Advanced Theory & Practice of Bonds

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1-2 December 2021

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US equities ended lower on Friday with the S&P and Nasdaq down 0.2% and 0.5%. While Energy and Financials were up 3.1% and 0.5%, all other sectors were in the red with Real Estate falling 1.1%. US 10Y Treasury yields were up 2bp to 1.61%. European stocks were mixed with the DAX and CAC falling 0.3% and 0.6% while the FTSE was up 0.3%. Brazil’s Bovespa ended 2% higher. In the Middle East, UAE’s ADX was up 0.3% and Saudi TASI was down 0.2%. Asian markets have opened slightly higher with Shanghai up 0.4%, HSI up 2.2%, STI up 0.1% and the Nikkei up 1.3%. US IG CDS spreads and HY CDX spreads widened 0.6bp and 4.2bp respectively. EU Main CDS spreads were 1bp wider and Crossover CDS spreads widened 5.5bp. Asia ex-Japan CDS spreads widened 2bp.
US NFP saw 194k jobs added in September, the smallest gain since December 2020, disappointing forecasts of a 500k increase. On the positive side, the unemployment rate fell to 4.8% from 5.2% in August and average hourly earnings YoY rose from 4.3% in August to 4.6%.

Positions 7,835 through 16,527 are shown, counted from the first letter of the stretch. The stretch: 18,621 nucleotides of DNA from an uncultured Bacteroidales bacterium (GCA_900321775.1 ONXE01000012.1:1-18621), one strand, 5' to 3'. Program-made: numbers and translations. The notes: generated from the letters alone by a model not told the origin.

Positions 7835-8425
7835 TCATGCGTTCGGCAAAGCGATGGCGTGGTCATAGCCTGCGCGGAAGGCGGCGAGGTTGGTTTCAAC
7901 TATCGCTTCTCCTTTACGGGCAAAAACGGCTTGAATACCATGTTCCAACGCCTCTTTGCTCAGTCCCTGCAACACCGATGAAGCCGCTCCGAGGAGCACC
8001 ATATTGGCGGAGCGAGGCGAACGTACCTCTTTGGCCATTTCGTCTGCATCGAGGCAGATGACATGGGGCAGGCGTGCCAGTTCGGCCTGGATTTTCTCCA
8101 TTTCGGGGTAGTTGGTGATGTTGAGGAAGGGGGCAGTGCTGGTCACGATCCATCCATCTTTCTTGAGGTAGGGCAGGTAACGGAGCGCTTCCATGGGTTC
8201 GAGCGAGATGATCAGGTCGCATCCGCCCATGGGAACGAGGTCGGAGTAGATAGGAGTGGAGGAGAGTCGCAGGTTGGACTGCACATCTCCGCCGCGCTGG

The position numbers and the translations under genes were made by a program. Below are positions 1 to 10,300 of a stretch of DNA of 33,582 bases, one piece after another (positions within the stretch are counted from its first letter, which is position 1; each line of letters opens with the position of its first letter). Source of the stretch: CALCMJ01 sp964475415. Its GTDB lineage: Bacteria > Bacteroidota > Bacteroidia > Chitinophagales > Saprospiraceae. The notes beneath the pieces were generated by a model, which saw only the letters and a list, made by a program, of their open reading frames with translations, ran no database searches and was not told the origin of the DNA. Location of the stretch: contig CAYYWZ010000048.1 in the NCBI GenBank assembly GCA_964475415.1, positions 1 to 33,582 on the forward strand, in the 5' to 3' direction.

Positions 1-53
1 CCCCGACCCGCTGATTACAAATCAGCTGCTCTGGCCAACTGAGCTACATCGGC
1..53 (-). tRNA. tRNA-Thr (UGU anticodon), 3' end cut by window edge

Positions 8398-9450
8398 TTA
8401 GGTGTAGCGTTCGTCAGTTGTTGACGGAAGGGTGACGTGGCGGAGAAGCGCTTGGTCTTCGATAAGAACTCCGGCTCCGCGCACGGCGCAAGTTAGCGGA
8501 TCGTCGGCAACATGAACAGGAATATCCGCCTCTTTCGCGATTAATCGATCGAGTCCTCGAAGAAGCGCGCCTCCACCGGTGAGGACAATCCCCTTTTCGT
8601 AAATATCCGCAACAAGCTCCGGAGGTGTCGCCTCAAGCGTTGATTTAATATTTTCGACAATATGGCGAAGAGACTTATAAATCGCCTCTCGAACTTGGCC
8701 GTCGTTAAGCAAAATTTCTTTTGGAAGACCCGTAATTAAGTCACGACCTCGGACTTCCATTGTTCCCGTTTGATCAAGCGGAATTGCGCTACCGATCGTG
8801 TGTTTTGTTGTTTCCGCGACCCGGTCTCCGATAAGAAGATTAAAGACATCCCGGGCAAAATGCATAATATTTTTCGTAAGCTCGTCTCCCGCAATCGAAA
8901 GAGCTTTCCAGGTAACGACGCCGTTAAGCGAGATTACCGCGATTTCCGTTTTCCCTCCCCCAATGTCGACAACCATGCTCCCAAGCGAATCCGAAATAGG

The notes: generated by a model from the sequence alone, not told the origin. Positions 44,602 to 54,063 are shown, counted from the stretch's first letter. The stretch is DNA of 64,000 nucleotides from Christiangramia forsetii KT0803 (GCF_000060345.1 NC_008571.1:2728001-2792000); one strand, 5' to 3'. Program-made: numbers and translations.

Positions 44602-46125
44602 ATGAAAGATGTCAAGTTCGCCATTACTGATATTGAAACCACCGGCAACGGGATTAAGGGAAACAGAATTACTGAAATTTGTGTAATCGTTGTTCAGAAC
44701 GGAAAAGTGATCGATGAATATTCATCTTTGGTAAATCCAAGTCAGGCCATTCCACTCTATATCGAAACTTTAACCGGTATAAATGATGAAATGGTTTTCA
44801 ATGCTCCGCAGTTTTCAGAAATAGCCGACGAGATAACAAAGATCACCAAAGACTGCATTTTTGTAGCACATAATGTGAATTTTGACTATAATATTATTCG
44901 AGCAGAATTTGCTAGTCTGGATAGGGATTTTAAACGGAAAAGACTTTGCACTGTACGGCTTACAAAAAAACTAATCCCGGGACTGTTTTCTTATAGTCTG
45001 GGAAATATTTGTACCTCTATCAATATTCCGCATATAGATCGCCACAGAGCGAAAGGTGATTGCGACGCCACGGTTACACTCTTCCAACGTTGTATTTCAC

New Bond Issues

  • Tuan Sing S$ 3NC2 at 6.9% final

New Bond Issues 11 Oct

Guangdong Hong Kong Greater Bay Area Holdings (GD-HKGBA) raised $41.5mn via a 2Y bond at a yield of 15.012%. The bonds have expected ratings of B– (Fitch).  It also raised $235.72mn under an exchange offer for its 14% 2021 notes which were trading at 100.03 and yielding 25.94%, bringing the total size of the new bonds to $277.22mn.

Taizhou Hailing City Development Group raised $33mn via a 364-day bond at a yield of 2%, unchanged from initial guidance. The bonds are unrated. The bonds are issued by Taizhou Haiminghui Trading, guaranteed by Taizhou Hailing City Development Group and supported by a letter of credit from Bank of Shanghai Nanjing branch.